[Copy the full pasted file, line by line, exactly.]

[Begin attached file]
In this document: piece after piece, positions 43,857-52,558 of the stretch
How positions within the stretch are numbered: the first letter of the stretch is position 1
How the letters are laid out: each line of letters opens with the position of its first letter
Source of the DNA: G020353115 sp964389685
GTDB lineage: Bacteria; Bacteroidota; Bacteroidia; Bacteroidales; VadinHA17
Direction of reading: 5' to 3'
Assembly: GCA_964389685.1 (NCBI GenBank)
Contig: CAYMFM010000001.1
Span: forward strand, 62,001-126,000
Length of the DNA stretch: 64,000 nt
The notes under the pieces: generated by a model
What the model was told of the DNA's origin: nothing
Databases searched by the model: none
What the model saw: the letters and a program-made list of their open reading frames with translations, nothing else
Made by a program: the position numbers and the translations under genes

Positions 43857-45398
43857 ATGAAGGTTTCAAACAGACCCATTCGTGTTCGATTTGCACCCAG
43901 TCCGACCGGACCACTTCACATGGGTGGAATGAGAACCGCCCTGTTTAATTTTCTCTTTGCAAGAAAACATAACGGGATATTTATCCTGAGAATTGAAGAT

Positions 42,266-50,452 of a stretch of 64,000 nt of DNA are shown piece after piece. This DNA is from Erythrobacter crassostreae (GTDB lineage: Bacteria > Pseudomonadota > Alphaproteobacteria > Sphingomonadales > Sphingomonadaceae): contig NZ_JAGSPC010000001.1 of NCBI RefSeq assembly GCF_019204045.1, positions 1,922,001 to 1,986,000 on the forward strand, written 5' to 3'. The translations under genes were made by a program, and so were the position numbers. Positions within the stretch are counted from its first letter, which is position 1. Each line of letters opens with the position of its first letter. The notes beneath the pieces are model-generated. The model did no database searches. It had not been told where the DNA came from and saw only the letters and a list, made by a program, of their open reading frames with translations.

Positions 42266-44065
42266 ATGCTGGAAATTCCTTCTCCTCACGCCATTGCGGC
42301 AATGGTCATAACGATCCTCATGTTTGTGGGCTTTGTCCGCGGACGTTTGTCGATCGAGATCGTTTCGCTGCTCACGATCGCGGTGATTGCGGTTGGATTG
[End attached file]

In this document: piece after piece, positions 43,857-52,558 of the stretch
How positions within the stretch are numbered: the first letter of the stretch is position 1
How the letters are laid out: each line of letters opens with the position of its first letter
Source of the DNA: G020353115 sp964389685
GTDB lineage: Bacteria; Bacteroidota; Bacteroidia; Bacteroidales; VadinHA17
Direction of reading: 5' to 3'
Assembly: GCA_964389685.1 (NCBI GenBank)
Contig: CAYMFM010000001.1
Span: forward strand, 62,001-126,000
Length of the DNA stretch: 64,000 nt
The notes under the pieces: generated by a model
What the model was told of the DNA's origin: nothing
Databases searched by the model: none
What the model saw: the letters and a program-made list of their open reading frames with translations, nothing else
Made by a program: the position numbers and the translations under genes

Positions 43857-45398
43857 ATGAAGGTTTCAAACAGACCCATTCGTGTTCGATTTGCACCCAG
43901 TCCGACCGGACCACTTCACATGGGTGGAATGAGAACCGCCCTGTTTAATTTTCTCTTTGCAAGAAAACATAACGGGATATTTATCCTGAGAATTGAAGAT

Positions 42,266-50,452 of a stretch of 64,000 nt of DNA are shown piece after piece. This DNA is from Erythrobacter crassostreae (GTDB lineage: Bacteria > Pseudomonadota > Alphaproteobacteria > Sphingomonadales > Sphingomonadaceae): contig NZ_JAGSPC010000001.1 of NCBI RefSeq assembly GCF_019204045.1, positions 1,922,001 to 1,986,000 on the forward strand, written 5' to 3'. The translations under genes were made by a program, and so were the position numbers. Positions within the stretch are counted from its first letter, which is position 1. Each line of letters opens with the position of its first letter. The notes beneath the pieces are model-generated. The model did no database searches. It had not been told where the DNA came from and saw only the letters and a list, made by a program, of their open reading frames with translations.

Positions 42266-44065
42266 ATGCTGGAAATTCCTTCTCCTCACGCCATTGCGGC
42301 AATGGTCATAACGATCCTCATGTTTGTGGGCTTTGTCCGCGGACGTTTGTCGATCGAGATCGTTTCGCTGCTCACGATCGCGGTGATTGCGGTTGGATTG